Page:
Species assigned to high priority categories were not representative of all birds considered, but generally reflected differences in susceptibility stemming from the natural histories of different taxa. For instance, birds of prey generally have low natural mortality rates and smaller population sizes due to their position as apex predators. Birds of prey that we identified to be at greatest relative risk of experiencing population declines from wind energy included the long-eared owl, Swainson’s hawk, ferruginous hawk, and golden eagle. Notably, the golden eagle has been the focus of much concern and debate about wind energy development due to its suspected susceptibility to population decline. Charadriiformes and Pelecaniformes are two orders that also include long-lived species that ranked highly, many of which are also habitat specialists. While passerines typically have fast life histories, a few species, like the California thrasher and long-billed thrasher, ranked high due to the large proportion of their range exposed to wind turbines and their specialization on one or two habitat types.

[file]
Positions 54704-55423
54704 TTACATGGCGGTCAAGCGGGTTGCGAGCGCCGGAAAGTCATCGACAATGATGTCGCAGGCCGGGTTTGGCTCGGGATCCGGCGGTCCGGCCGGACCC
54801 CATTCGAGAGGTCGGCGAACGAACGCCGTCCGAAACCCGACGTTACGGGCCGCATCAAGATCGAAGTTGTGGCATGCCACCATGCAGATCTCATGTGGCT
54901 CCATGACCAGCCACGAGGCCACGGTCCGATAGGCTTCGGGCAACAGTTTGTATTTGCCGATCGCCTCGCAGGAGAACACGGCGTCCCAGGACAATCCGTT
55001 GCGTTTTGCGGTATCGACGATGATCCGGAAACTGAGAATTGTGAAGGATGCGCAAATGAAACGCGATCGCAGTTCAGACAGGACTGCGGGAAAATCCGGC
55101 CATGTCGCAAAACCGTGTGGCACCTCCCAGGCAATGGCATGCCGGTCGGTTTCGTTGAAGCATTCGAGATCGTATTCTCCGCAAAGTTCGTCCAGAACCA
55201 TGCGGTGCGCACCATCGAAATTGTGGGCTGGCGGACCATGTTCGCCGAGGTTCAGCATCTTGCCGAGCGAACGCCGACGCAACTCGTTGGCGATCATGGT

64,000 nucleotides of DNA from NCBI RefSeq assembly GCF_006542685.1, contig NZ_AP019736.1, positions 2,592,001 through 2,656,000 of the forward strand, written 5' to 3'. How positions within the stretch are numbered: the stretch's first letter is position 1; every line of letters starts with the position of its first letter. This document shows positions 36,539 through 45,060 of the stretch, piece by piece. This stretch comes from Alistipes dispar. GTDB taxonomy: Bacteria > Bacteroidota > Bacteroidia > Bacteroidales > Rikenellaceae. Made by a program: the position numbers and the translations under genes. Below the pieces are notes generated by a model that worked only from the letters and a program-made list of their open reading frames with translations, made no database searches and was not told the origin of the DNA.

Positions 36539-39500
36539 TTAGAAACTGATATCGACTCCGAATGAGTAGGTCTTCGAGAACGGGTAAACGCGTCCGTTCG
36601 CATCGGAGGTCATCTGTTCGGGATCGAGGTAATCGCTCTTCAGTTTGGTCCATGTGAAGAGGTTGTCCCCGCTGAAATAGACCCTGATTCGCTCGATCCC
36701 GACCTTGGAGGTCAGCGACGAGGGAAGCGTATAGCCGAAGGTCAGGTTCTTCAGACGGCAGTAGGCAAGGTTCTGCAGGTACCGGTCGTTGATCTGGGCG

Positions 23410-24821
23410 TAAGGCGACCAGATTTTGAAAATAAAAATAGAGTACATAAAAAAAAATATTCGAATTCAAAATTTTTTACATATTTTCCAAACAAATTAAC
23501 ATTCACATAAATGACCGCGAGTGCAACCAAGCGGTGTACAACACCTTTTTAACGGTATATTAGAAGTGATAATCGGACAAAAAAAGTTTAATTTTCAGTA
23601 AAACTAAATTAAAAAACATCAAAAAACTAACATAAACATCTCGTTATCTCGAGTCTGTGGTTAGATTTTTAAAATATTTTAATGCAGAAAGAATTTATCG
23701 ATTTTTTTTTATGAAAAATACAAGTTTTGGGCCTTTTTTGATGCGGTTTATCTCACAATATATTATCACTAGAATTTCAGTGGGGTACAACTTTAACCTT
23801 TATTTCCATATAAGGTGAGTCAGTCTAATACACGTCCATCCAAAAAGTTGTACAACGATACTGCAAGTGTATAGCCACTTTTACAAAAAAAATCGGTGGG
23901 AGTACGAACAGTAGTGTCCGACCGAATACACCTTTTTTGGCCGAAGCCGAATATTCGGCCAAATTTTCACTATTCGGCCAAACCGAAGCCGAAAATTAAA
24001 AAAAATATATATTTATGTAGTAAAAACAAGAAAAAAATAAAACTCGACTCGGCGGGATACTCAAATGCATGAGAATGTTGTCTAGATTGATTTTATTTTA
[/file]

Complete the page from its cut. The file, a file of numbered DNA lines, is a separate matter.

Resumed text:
The use of multiple metrics in the turbine risk element of our prioritization causes species to be highly ranked for different reasons. This was a conscious decision to combine conservation status with both direct (FT and FRI metrics) and indirect (IRI metric) effects of wind energy into a single prioritization rank. For example, the American bittern, the highest ranked species, was assessed using only the IRI. This species ranked high because the relatively high (80%) percent of states considering it a species of greatest conservation need resulted in many iterations with a high value for conservation status. In addition, the American bittern uses only 1 habitat in the adapted IUCN classification; so despite a moderate level of overlap with turbines (6.22%), its IRI value was relatively high. In contrast, the long-eared owl ranked high because the percentage of annual fatality caused by turbines (FT) was calculated at ~5%. Both of these species deserve additional attention, but for very different reasons. The American bittern may be impacted by wind energy because it is a habitat specialist and some of its habitat overlaps with wind turbines. For long-eared owls, collisions with wind turbines caused the highest percentage of annual fatality for any bird species assessed.